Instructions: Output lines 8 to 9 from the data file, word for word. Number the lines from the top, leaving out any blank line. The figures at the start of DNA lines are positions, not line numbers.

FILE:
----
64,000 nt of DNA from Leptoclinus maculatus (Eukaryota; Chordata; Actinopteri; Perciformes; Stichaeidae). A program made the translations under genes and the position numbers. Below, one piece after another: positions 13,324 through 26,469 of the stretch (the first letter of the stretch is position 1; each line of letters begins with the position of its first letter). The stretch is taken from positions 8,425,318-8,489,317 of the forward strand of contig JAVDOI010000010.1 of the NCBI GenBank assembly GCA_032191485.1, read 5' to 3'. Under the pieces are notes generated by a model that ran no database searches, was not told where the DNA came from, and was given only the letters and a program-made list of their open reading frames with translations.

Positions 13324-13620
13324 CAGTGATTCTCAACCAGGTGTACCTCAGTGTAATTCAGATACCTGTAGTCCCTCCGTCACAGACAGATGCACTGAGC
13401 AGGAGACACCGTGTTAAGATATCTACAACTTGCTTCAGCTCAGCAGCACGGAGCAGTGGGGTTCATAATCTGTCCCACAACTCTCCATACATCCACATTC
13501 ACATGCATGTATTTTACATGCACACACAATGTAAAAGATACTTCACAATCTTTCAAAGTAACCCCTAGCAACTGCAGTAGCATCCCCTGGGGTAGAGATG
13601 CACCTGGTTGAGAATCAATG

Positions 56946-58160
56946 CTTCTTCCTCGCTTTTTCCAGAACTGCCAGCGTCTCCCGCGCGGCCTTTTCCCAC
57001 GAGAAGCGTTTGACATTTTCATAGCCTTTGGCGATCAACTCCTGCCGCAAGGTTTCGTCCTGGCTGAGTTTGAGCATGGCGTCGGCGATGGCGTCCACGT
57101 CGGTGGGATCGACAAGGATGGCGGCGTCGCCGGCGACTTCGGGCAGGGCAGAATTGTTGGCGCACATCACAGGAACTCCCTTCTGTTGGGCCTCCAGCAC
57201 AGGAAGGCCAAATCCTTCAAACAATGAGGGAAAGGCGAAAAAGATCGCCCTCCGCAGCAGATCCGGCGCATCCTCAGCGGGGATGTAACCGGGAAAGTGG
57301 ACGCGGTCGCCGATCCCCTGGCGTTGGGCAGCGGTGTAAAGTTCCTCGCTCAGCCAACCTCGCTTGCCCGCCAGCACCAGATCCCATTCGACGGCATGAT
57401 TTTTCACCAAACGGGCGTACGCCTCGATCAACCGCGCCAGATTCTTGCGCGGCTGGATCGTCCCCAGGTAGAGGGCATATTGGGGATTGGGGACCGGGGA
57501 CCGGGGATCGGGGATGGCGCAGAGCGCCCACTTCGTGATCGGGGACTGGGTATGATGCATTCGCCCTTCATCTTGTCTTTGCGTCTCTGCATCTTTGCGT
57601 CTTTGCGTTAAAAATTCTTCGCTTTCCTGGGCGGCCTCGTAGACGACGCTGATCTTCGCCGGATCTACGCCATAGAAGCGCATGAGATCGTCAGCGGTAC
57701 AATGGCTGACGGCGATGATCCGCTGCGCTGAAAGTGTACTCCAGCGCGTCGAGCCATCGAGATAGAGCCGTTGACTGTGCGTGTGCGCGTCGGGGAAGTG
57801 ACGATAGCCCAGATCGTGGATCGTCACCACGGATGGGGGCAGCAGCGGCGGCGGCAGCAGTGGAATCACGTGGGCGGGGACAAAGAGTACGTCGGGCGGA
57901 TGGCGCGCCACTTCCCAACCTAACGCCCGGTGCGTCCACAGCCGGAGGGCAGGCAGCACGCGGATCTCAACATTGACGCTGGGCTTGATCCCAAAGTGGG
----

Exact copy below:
56946 CTTCTTCCTCGCTTTTTCCAGAACTGCCAGCGTCTCCCGCGCGGCCTTTTCCCAC
57001 GAGAAGCGTTTGACATTTTCATAGCCTTTGGCGATCAACTCCTGCCGCAAGGTTTCGTCCTGGCTGAGTTTGAGCATGGCGTCGGCGATGGCGTCCACGT